STRASBOURG (RFE/RL)–In his speech to the Council of Europe’s Parliamentary Assembly (PACE) on Wednesday–President Robert Kocharian said that the Strasbourg-based body should not have had to discuss the political confrontation in Armenia last April–and defended his administration’s response to the opposition calls for resignation.
"I regret that some of our deputies drew the PACE into that discussion," he said. "I am convinced that the Council of Europe is not the best place to settle scores between the government and the opposition. All of that must be done in our own parliament."
Kocharian described the Armenian opposition’s push for power as an awkward attempt to replicate neighboring Georgia’s November "Rose Revolution" that was welcomed in the West. "The Armenian opposition failed to take into account the fact that Armenia’s economy–unlike Georgia’s–is developing dynamically; its government is quite efficient and its democratic achievemen’s are propped up by institutional structures–including police–which are able to maintain public order," he said.
In its April 28 resolution on Armenia–PACE said that the Kocharian government’s reaction to the opposition protests was "contrary to the letter and the spirit" of its values–and threatened to impose sanctions unless reforms were undertaken by the September PACE session.
The Armenian leader–making his second appearance at the Council of Europe since Armenia joined it in January 2001 emphasized the opposition’s rejection of calls for political dialogue by the parties of the governing coalition. "Those proposals remain in force–but they must be discussed in parliament–not in the street," he said.
The Armenian authorities’ compliance with the resolution was discussed earlier this week by the PACE’s Monitoring Committee. Its rapporteur on Armenia Jerzy Jaskiernia–is due to submit a final report on that in time for the assembly’s next session in September. The committee has also been monitoring the fulfillment of Armenia’s broader membership commitmen’s to the Council of Europe.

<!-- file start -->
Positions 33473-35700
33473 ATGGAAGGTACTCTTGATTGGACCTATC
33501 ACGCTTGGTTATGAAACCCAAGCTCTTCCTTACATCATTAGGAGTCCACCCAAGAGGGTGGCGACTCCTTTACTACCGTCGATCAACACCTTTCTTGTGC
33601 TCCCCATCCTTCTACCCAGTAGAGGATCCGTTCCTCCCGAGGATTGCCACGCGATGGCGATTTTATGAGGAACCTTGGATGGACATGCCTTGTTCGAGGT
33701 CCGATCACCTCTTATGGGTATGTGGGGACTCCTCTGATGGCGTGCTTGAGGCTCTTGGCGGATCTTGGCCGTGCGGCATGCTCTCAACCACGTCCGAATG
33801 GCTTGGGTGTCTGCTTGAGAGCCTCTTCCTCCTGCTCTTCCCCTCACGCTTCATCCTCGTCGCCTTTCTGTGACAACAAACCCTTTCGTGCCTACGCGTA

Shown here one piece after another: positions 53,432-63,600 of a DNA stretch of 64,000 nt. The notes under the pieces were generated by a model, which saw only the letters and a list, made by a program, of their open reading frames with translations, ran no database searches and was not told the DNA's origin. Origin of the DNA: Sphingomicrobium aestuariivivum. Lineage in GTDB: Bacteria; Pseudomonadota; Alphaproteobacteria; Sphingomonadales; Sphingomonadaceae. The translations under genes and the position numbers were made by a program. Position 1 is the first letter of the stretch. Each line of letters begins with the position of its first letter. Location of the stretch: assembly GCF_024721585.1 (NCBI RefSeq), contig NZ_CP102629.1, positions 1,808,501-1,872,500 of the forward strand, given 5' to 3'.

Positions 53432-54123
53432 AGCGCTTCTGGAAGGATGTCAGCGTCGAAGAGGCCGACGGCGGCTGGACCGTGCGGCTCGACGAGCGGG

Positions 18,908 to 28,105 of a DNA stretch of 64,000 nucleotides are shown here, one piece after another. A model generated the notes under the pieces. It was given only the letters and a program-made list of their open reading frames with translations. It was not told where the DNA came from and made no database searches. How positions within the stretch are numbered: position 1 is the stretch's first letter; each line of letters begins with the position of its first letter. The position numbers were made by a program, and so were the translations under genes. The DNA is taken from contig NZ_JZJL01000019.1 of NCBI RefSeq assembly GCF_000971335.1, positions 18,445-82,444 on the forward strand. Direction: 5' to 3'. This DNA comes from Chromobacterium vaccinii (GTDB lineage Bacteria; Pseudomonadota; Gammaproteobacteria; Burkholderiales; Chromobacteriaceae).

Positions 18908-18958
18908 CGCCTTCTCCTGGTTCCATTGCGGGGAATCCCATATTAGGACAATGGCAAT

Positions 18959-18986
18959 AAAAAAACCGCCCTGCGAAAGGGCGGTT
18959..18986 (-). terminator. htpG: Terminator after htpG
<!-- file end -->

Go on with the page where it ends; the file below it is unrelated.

"Armenia has already fulfilled the vast majority of obligations assumed in connection with its accession to the Council of Europe," Kocharian declared–adding that the remaining ones will be honored "by the end of this year." Armenia is going through "an active process of the formation of civil society," he said.
The 20-minute speech was followed by a question-and-answer session. The two PACE parliamentarians representing the Armenian opposition boycotted the speech and were not on hand to pose questions. Azeri and Turkish lawmakers–however–grilled the president.
Asked by one of the Azeri parliamentarian whether he had any role in the war over Mountainous Karabagh–Kocharian replied–"Yes–I took part in the war. My children were hiding in a basement for three years and had no childhood. I am proud of my participation in the war."
Kocharian told another Azeri that his country would have regained most of its territories around Karabagh had it accepted two international peace plans put forward in 1998 and 2001–and stressed that Karabagh has never been apart of an independent Azerbaijan state and should remain outside of Baku’s control.